Switzerland has voted to start exiting nuclear power and replace it with renewable energy.
In a referendum held on Sunday, over 58% of the voters endorsed the need to go with cleaner power sources by replacing the country’s ageing nuclear power plants with new renewable power projects.
The country currently has five nuclear power plants that are fast approaching the end of their operational lifespan. These power plants cover the needs of one third of Switzerland’s energy requirements, as reported by BBC.
Although no date has been decided yet regarding the decommissioning of the nuclear power plants, the country will now look to focus on renewable sources like wind, solar and hydro power following the mandate.
Those who have been opposing the country’s plans to move away from nuclear power have claimed that Switzerland will have to pay a lot more money on renewable sources while the landscape risks at losing its beauty.
Green party president Regula Rytz, who has hailed the mandate as a moment of historic change, has been quoted by the publication to have said: “The Swiss population has said 'no' to the construction of new nuclear power plants and yes to the development of renewable energy.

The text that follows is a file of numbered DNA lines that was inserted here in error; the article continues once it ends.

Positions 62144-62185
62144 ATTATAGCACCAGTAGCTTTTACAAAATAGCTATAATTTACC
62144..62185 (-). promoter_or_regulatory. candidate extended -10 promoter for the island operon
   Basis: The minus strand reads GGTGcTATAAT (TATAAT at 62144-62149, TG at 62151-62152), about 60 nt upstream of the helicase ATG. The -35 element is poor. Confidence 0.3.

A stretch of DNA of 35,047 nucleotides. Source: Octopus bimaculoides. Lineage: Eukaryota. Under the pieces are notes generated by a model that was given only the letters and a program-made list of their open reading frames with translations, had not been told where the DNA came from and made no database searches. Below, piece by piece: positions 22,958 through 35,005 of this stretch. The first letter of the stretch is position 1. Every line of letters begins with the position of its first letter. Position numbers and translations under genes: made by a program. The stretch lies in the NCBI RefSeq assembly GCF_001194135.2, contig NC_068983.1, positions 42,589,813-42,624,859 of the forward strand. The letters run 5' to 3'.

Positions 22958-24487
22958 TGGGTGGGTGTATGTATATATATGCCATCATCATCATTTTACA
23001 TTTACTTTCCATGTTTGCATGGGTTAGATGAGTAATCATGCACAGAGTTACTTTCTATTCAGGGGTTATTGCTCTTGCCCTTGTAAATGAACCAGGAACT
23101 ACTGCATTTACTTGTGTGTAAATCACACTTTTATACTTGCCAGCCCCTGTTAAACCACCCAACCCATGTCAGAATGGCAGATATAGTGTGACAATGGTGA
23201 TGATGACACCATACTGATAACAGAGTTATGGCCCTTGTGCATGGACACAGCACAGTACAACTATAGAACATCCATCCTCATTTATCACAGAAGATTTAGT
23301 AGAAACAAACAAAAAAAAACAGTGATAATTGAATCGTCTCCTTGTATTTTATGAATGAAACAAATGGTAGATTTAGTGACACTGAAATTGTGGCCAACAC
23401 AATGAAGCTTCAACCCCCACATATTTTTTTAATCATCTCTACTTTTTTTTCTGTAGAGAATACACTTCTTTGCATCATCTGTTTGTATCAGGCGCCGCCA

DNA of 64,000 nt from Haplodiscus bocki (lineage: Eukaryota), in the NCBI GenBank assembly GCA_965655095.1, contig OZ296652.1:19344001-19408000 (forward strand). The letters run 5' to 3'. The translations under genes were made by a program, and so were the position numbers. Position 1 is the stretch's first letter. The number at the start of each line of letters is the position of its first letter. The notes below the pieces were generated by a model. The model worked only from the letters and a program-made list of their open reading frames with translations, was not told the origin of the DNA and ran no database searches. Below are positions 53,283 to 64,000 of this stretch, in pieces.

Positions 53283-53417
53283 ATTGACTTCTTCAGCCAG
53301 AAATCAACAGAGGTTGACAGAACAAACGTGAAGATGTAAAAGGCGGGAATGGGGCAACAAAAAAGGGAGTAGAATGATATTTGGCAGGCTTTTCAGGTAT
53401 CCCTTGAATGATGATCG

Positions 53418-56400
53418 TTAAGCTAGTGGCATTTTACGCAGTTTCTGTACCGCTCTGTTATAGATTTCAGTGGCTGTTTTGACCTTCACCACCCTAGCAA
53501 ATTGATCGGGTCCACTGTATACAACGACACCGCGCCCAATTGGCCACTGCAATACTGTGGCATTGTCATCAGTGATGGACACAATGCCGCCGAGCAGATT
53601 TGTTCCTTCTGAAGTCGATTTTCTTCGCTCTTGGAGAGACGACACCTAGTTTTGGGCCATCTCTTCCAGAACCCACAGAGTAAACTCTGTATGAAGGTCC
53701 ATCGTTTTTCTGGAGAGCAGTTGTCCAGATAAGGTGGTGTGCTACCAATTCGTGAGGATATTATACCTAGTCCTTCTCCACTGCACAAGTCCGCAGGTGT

“The conditions have also been set whereby the economy and households will need to take responsibility for the future.”
Following the Fukushima plant disaster in Japan during the 2011 tsunami, the Swiss government proposed to phase out nuclear energy and meet the country’s power requirements entirely from renewables by 2050.
While the new mandate lets the government to implement the plan from January 2018, a previous referendum seeking the lifespan of the nuclear plants reduced from 60 years to 45 years was rejected by the voters in November last year.
Image: The Beznau Nuclear Power Plant, one of the five nuclear plants in Switzerland. Photo: courtesy of Roland Zumbühl, Arlesheim/Wikipedia.